Nottingham Day Industrial School, Nottingham, Nottinghamshire
In 1886, the Nottingham School Board established a Day Industrial School at 5-7 George Street, Nottingham. The premises had previous been a private residence, the afterwards rented in parts as a Jewish synagogue, registry office, and shoe-maker's shop. The School was formally certified for operation on February 1st, 1886, with accommodation for 100 children aged from 7 to 14 years. Miss Readman was appointed as superintendent.
The establishment provided all of each child's meals, together with education and industrial training. It operated between 8 a.m. and 6 p.m. (with a half-day on Saturday). After breakfast, school work and industrial occupations took place in parallel until midday. The next half hour was devoted to drill and gymnastics, followed by a period of play, then dinner and a little more play. The afternoon followed a similar pattern except that those who had been doing school lessons in the morning were now occupied in industrial activity, and vice versa.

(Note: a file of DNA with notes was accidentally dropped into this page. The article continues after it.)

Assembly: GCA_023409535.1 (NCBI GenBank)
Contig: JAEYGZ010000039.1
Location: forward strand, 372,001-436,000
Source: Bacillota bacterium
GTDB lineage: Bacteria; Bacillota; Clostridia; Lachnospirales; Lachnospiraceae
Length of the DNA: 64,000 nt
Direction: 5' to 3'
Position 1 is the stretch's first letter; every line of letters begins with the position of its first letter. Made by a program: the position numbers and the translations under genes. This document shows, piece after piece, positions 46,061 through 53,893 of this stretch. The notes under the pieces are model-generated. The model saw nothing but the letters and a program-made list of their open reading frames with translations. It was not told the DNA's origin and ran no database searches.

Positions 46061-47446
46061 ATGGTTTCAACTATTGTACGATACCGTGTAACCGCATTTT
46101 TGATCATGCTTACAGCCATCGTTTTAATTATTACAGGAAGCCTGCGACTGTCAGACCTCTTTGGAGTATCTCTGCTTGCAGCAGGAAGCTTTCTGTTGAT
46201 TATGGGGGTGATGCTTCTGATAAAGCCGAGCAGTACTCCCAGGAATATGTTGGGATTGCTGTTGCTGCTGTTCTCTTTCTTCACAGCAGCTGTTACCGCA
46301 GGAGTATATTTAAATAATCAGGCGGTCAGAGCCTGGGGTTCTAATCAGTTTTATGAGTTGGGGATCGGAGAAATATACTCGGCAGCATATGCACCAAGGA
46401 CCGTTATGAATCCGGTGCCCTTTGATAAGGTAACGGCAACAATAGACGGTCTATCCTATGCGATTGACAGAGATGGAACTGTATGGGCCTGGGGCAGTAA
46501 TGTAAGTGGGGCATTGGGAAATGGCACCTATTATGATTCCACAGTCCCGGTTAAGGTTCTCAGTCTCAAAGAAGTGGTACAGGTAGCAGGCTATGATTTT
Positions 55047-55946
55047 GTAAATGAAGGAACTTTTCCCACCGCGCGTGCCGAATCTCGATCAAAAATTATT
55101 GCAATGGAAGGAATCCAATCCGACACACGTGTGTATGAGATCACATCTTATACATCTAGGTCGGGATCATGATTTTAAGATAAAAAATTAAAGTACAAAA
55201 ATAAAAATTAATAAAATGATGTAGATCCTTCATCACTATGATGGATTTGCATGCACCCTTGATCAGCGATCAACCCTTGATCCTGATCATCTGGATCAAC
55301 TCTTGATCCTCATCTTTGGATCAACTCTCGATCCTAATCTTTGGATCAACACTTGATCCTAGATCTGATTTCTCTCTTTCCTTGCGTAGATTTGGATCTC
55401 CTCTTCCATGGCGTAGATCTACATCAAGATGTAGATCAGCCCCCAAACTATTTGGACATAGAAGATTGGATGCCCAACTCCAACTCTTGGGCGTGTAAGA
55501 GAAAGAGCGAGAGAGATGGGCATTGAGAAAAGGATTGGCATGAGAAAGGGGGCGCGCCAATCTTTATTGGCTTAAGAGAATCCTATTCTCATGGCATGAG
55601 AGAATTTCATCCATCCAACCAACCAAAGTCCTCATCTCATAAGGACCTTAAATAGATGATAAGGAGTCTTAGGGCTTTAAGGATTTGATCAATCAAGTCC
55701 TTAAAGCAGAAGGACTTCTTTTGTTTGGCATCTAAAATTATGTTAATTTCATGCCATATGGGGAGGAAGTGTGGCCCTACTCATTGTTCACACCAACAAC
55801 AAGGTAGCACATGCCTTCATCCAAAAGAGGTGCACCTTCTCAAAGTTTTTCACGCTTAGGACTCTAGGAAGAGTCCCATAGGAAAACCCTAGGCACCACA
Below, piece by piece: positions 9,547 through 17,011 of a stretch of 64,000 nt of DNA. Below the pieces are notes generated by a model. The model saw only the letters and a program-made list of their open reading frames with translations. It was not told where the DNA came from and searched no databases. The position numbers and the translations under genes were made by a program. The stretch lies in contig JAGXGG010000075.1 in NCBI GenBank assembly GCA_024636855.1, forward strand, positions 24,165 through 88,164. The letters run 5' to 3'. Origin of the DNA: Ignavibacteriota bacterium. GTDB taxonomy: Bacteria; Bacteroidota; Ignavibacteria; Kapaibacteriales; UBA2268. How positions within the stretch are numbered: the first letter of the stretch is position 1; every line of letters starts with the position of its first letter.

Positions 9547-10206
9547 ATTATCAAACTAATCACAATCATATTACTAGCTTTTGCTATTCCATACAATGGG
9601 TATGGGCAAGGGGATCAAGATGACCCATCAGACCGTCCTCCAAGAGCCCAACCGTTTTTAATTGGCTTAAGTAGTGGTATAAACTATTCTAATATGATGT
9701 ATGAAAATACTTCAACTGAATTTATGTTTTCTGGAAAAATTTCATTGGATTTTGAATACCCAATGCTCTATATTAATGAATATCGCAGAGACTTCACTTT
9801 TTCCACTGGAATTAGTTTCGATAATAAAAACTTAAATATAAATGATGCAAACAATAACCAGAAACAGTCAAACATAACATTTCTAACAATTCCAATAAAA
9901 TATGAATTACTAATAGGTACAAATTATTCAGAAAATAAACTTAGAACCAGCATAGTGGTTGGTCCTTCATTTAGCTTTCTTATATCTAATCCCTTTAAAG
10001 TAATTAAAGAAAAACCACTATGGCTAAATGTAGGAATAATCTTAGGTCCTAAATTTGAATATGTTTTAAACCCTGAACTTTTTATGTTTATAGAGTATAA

In 1887, Mrs Mills had taken over as superintendent. A report on the School noted that for industrial occupation, the boys were employed in wood chopping and mat-making. The only three girls assisted in the kitchen and scullery.
Official inspections of the establishment increasingly criticised the unsuitability of the premises and the School was eventually closed on September 28th, 1905. The building no longer survives.
Note: many repositories impose a closure period of up to 100 years for records identifying individuals.
- No records noted at present for this establishment — any information welcome.
- Mahood, Linda Policing Gender, Class and Family: Britain, 1850-1940 (1995, Univeristy of Alberta Press)
- Prahms, Wendy Newcastle Ragged and Industrial School (2006, The History Press)
- None noted at present.
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